World Cup Cyclo-Cross Practice Day


Tough course say British champions after practice for the Milton Keynes Cyclo-Cross World Cup

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World Cup Cyclo-Cross Practice Day

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The riders racing the World Cup in Milton Keynes on Saturday got their first look at the course and slippery and tough was the verdict. With grey skies overhead, and no rain to speak of, the muddy conditions and steep climbs made it interesting going for even the best of the riders.


Legends such as Nys mixed it with future stars like Jack Ravenscroft on the 2.6 kilometre course that will make for spectacular viewing for those there and viewers on Television. The course has the favourite obstacles such as hurdles and some steps but little riding of them was witnessed and dismount for them was the order of the day.

The favourite obstacles though is the slippery nature of the course and I witnessed first hand Jonathan Page and Jack Clarkson both coming down the section opposite the pits sideways, keeping it upright and going on up the course. That was nothing short of Mint and I expect it will feature on YouTube some time!

Those feats of bike handling were rare though and so many fell off there the fencing was looking rather ragged after only a few hours of practice. An idea of how muddy it was could be seen at the bike washes where I watched the likes of Gabby Durrin and Ewan Grivell-Mellor mixing with the international visitors spending a good five minutes cleaning the mud from the bikes.


The World Cup is going to be awesome. A crowd of 8,000 plus is expected and that colour will transform the park once the races get underway starting with the Junior National Trophy event. After practice, VeloUK spoke to both the British champions. Starting with Helen Wyman, multiple British Champ and World Championship bronze medallist. Legend really!

She explained “It’s really muddy in places and it’s really firm under the wheels in places. There is a lot of off camber and with that slipperiness and there is one particular off camber that is causing everyone problems.”

“It’s fun though, it’s a really fun course and it has something for everyone I think. It’s going to be a testing course”. Helen then said it wasn’t necessarily the climbs that were going to be the most testing either.

“There is one section out the back which is tough because even when you get to the top, you are having to work hard to pedal to carry on the momentum so that makes for a good course.” Helen compared the course, as does Ian Field below, to Nomay in France but with more off cambers.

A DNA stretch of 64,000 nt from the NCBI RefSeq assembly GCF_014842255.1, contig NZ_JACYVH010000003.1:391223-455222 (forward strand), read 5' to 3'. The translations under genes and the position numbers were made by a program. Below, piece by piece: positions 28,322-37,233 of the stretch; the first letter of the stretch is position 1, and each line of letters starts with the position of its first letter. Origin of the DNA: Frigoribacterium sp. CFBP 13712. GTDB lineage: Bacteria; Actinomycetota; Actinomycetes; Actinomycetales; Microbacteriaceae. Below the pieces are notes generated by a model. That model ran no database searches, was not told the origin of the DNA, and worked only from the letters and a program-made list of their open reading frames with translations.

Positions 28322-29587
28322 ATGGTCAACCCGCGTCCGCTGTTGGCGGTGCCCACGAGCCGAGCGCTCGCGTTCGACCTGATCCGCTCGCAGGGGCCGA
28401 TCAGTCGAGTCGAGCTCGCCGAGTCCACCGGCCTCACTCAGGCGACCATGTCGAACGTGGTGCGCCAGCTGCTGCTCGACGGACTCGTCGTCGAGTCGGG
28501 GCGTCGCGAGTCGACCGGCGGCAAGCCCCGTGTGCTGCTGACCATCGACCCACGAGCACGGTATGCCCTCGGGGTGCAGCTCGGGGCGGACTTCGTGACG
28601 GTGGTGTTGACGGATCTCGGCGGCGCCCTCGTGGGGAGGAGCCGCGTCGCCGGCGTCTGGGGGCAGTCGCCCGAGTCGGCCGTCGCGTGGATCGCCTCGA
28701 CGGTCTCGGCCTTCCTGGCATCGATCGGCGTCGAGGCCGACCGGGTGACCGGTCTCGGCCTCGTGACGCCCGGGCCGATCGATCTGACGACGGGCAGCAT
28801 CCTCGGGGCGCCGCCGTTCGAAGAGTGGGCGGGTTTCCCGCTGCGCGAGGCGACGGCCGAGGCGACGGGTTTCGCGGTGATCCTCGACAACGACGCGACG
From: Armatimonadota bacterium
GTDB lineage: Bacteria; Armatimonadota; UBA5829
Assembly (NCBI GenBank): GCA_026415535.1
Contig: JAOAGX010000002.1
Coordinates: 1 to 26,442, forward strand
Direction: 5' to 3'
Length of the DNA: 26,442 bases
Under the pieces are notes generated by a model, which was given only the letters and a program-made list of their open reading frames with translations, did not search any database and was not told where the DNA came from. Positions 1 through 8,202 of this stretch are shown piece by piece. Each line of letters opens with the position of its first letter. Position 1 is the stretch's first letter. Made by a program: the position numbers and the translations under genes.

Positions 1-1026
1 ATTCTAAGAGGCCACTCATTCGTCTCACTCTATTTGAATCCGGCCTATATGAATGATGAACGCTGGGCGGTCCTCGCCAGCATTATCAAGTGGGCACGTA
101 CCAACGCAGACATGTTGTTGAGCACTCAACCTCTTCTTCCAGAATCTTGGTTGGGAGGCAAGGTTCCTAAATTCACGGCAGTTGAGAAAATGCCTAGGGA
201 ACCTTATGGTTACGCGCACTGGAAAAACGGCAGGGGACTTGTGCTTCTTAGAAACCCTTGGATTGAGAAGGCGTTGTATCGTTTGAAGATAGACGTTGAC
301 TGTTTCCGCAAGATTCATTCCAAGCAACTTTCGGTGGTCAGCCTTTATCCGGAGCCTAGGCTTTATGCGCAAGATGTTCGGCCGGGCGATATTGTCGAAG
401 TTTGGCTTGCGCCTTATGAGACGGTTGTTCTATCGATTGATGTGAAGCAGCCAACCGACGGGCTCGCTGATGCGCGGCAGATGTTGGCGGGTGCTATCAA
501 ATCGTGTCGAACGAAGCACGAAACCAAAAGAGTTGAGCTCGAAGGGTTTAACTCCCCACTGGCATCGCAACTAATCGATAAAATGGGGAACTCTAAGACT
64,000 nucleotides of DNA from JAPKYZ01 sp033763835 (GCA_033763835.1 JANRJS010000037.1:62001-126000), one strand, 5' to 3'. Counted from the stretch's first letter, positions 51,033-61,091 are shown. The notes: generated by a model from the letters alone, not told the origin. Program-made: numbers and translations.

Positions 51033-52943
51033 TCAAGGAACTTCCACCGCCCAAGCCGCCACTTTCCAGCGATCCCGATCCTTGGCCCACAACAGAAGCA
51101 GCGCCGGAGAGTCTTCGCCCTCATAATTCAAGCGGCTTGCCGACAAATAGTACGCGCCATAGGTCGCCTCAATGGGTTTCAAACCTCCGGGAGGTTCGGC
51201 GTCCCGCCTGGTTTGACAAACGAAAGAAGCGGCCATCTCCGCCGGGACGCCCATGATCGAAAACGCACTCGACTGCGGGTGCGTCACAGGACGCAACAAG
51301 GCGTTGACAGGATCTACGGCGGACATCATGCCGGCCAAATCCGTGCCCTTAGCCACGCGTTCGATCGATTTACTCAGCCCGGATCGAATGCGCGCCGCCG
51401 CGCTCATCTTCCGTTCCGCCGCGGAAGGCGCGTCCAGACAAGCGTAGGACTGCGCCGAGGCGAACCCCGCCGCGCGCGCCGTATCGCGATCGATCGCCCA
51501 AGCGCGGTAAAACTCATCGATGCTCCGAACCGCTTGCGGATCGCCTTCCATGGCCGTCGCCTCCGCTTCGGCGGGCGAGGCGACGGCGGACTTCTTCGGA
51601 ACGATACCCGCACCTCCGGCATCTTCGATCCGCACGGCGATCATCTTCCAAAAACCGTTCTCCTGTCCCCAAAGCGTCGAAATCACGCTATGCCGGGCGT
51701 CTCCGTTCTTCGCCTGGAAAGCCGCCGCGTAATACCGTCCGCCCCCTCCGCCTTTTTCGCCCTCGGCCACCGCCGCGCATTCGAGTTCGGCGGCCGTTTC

“It’s a really good course and I really like it. A fair course being wide enough to give plenty of places to get past riders and I can’t wait until tomorrow”!

Ian Field started by saying the course is really really slick. “The top surface is just so slippery and the course is hilly and tough” he said as he warmed down on the rollers. “In places though, it is fast. It’s going to be an interesting one from a ‘stay on the bike’ point of view and getting the effort out.”

“Hopefully I will be more used to these conditions than most because Bradford is like this every year.” I put it to Ian that the right hand off camber bend at the end of the finish straight will be interesting at the start to which he replied, “yes, it’s going to be carnage!”

“I’ll be trying my best to get through it as best I can and have the best start I can that luck allows from the third row and then try and stay out of trouble. The key is not to panic as inevitably something goes wrong on the first lap like a rider will fall off on that first lap and I just need to concentrate on my own race”.


Comparing the course to the other World Cups, Ian says “it compares well to Valkenberg, the layout and the terrain, not the slipperiness! It reminds me of the French course Nomay too. I’m looking forward to it and have been for months! It is a course where I’m going to need to dig in and push on because it is going to be hard.”

Ian finished by saying he’s had a really good run up to the World Cup. I have been going well in the Trophies and had some good results abroad. Last weekend I rode well even though the result didn’t show it. Fingers crossed for tomorrow!”

It will be a tough set of races for the British riders where bike changes every lap is expected to be the norm and the big danger, as it will be on Sunday in the Trophy where a few star riders race the various senior events, is for the riders (British and otherwise) to avoid being lapped and pulled out.

So good luck to all the British competitors and everyone else racing the history making first World Cup Cyclo-Cross in Britain!


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